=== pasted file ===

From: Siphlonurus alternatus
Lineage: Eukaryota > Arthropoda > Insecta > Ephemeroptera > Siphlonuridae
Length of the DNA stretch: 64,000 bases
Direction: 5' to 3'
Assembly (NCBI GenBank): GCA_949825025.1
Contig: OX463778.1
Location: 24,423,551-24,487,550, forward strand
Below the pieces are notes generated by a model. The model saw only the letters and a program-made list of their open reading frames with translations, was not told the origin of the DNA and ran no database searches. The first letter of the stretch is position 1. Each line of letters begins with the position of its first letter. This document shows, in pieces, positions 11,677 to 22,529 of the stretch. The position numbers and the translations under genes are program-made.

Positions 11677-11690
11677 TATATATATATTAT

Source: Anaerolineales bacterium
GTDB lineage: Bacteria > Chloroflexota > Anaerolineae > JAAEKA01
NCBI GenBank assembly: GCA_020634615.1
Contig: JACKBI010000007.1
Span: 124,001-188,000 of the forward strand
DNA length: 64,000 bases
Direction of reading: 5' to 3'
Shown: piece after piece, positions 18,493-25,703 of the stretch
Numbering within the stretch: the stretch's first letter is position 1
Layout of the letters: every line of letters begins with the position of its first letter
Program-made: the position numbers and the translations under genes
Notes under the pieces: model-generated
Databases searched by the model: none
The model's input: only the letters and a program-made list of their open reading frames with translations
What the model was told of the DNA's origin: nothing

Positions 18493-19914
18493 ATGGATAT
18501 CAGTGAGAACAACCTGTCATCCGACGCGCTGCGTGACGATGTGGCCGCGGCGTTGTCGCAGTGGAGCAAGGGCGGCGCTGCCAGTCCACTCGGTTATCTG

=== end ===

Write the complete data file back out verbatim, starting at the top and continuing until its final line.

From: Siphlonurus alternatus
Lineage: Eukaryota > Arthropoda > Insecta > Ephemeroptera > Siphlonuridae
Length of the DNA stretch: 64,000 bases
Direction: 5' to 3'
Assembly (NCBI GenBank): GCA_949825025.1
Contig: OX463778.1
Location: 24,423,551-24,487,550, forward strand
Below the pieces are notes generated by a model. The model saw only the letters and a program-made list of their open reading frames with translations, was not told the origin of the DNA and ran no database searches. The first letter of the stretch is position 1. Each line of letters begins with the position of its first letter. This document shows, in pieces, positions 11,677 to 22,529 of the stretch. The position numbers and the translations under genes are program-made.

Positions 11677-11690
11677 TATATATATATTAT

Source: Anaerolineales bacterium
GTDB lineage: Bacteria > Chloroflexota > Anaerolineae > JAAEKA01
NCBI GenBank assembly: GCA_020634615.1
Contig: JACKBI010000007.1
Span: 124,001-188,000 of the forward strand
DNA length: 64,000 bases
Direction of reading: 5' to 3'
Shown: piece after piece, positions 18,493-25,703 of the stretch
Numbering within the stretch: the stretch's first letter is position 1
Layout of the letters: every line of letters begins with the position of its first letter
Program-made: the position numbers and the translations under genes
Notes under the pieces: model-generated
Databases searched by the model: none
The model's input: only the letters and a program-made list of their open reading frames with translations
What the model was told of the DNA's origin: nothing

Positions 18493-19914
18493 ATGGATAT
18501 CAGTGAGAACAACCTGTCATCCGACGCGCTGCGTGACGATGTGGCCGCGGCGTTGTCGCAGTGGAGCAAGGGCGGCGCTGCCAGTCCACTCGGTTATCTG